Prime rate pegged at 21.5%
The Monetary Policy Committee on Friday announced a new prime rate of 21.5 per cent, representing a 2.5 per cent cut from the previous level of 24 per cent.
Central Bank Governor, Dr Paul Acquah, said the committee's decision to further reduce the rate at which the Bank of Ghana lends to commercial banks followed improving economic fundamentals and strong signals that disinflation was firmly taking hold.
Dr Acquah, who was addressing the press after a three-day meeting of the Committee, said headline inflation fell from a peak of 30 per cent in April to 24.6 per cent in October, because of seasonal drop in food prices, while average monthly inflation was virtually insignificant (-0.03 per cent).
"The developments in prices indicate that the end-year inflation target of 22 per cent is likely to be met."
The Governor said with reduced inflationary expectations coupled with reduced funding of government's domestic borrowing requirements on the auction market, interest rates on the money market, which had peaked in June, began to fall sharply in the third quarter.
The benchmark 91-day Treasury bill rate moved from 34 per cent at the end of June to 18.5 per cent in December 2003. Interbank money market rates also declined from 27.0 per cent in June to around 19 per cent as at the end of December.
Dr. Acquah said consolidation of gains made this year would be influence by the 2004 budget framework and the supporting monetary policy stance.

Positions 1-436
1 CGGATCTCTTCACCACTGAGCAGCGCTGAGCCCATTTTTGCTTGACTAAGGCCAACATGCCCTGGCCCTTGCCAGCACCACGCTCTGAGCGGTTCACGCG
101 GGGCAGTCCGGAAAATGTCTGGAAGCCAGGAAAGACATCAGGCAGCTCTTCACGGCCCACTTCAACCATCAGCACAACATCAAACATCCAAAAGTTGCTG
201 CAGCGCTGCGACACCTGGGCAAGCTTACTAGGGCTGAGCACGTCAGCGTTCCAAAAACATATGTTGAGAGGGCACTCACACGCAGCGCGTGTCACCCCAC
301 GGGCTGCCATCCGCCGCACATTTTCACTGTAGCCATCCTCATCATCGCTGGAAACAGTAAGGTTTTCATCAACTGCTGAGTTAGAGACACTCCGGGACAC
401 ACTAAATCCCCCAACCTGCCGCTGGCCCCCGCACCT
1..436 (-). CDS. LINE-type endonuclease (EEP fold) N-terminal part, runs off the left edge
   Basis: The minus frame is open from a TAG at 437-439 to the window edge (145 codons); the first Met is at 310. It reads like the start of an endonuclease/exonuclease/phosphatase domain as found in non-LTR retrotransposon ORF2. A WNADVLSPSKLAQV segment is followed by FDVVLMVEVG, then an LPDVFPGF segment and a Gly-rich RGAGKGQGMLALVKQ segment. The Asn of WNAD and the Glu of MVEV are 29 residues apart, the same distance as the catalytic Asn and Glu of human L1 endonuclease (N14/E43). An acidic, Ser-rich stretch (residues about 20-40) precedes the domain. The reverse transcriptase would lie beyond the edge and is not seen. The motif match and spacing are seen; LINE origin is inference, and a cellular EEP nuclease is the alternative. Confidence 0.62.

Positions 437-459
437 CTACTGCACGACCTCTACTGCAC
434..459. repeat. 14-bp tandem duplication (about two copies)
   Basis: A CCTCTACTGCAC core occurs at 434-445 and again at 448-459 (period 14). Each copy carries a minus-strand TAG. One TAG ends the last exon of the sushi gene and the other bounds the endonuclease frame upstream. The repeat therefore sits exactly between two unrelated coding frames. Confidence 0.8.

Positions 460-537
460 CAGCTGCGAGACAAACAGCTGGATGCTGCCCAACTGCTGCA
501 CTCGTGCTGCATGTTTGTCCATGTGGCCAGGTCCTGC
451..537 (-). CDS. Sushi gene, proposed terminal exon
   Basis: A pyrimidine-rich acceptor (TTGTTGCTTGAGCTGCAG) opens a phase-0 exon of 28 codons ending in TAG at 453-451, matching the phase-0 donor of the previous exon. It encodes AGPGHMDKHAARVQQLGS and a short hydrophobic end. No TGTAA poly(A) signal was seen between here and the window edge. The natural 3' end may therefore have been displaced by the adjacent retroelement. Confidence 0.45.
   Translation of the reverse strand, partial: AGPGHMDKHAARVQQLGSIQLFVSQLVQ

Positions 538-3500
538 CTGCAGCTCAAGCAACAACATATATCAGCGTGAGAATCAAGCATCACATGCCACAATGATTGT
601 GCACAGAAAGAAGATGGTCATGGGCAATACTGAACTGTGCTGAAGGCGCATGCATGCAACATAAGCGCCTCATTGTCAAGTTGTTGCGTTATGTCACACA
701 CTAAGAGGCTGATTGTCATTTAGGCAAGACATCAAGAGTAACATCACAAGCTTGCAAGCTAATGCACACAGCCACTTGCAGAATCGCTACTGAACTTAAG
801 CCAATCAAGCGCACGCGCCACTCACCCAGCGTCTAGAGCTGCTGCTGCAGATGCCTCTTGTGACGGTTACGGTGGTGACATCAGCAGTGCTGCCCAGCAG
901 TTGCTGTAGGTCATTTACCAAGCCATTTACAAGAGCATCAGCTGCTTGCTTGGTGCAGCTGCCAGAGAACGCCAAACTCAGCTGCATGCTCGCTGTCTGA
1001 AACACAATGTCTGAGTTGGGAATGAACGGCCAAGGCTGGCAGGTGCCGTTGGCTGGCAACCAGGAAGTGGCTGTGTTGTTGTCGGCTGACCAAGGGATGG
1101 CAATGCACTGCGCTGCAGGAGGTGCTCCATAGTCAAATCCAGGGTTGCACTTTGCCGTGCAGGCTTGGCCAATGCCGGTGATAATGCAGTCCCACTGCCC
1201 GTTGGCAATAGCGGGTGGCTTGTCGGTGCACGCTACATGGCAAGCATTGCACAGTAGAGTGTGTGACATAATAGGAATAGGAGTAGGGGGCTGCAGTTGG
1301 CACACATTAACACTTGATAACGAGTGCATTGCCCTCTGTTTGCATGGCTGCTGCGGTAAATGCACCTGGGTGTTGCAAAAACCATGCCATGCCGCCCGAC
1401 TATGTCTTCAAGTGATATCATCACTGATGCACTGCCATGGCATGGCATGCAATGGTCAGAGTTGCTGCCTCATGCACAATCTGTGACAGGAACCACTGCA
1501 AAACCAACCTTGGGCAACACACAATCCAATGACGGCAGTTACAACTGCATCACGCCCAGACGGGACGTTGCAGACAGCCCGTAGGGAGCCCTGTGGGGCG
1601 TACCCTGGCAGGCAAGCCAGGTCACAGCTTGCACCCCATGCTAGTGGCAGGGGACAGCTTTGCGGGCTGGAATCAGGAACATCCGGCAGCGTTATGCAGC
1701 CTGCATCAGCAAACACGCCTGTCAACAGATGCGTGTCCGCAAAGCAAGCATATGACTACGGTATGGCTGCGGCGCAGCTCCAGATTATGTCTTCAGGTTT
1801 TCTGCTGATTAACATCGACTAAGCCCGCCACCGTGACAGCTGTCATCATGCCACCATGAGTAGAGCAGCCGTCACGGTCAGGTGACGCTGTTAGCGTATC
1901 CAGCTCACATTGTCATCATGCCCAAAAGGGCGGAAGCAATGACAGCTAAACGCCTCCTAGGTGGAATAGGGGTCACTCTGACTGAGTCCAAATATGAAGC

Besides external sector developments such as the world oil and cocoa prices as well as timeliness of donor inflows and shifts in the alignments of major international currencies would in the long run bear on inflation outlook in the future.
Touching on the stability of the cedi against major international currencies, Dr Acquah said there was reduced volatility on the exchange market with the cedi depreciating at a much reduced pace.
The cedi depreciated 4.5 per cent, 9.0 per cent and 20.8 per cent against the dollar, the pound and the Euro respectively.
Dr Acquah attributed the relatively healthy position of the cedi to sharp realignments of the major currencies on the international exchange markets, with the euro and pound significantly appreciating against the US dollar.
He said the country's external payments position had improved tremendously aided by good cocoa and gold prices as well as significant increased inflows of other foreign exchange in the form of remittances and private transfers.
The external current account balance, including official transfers showed a surplus of 244 million dollars over the nine month period through September as against a deficit of 131 million dollars projected for 2003.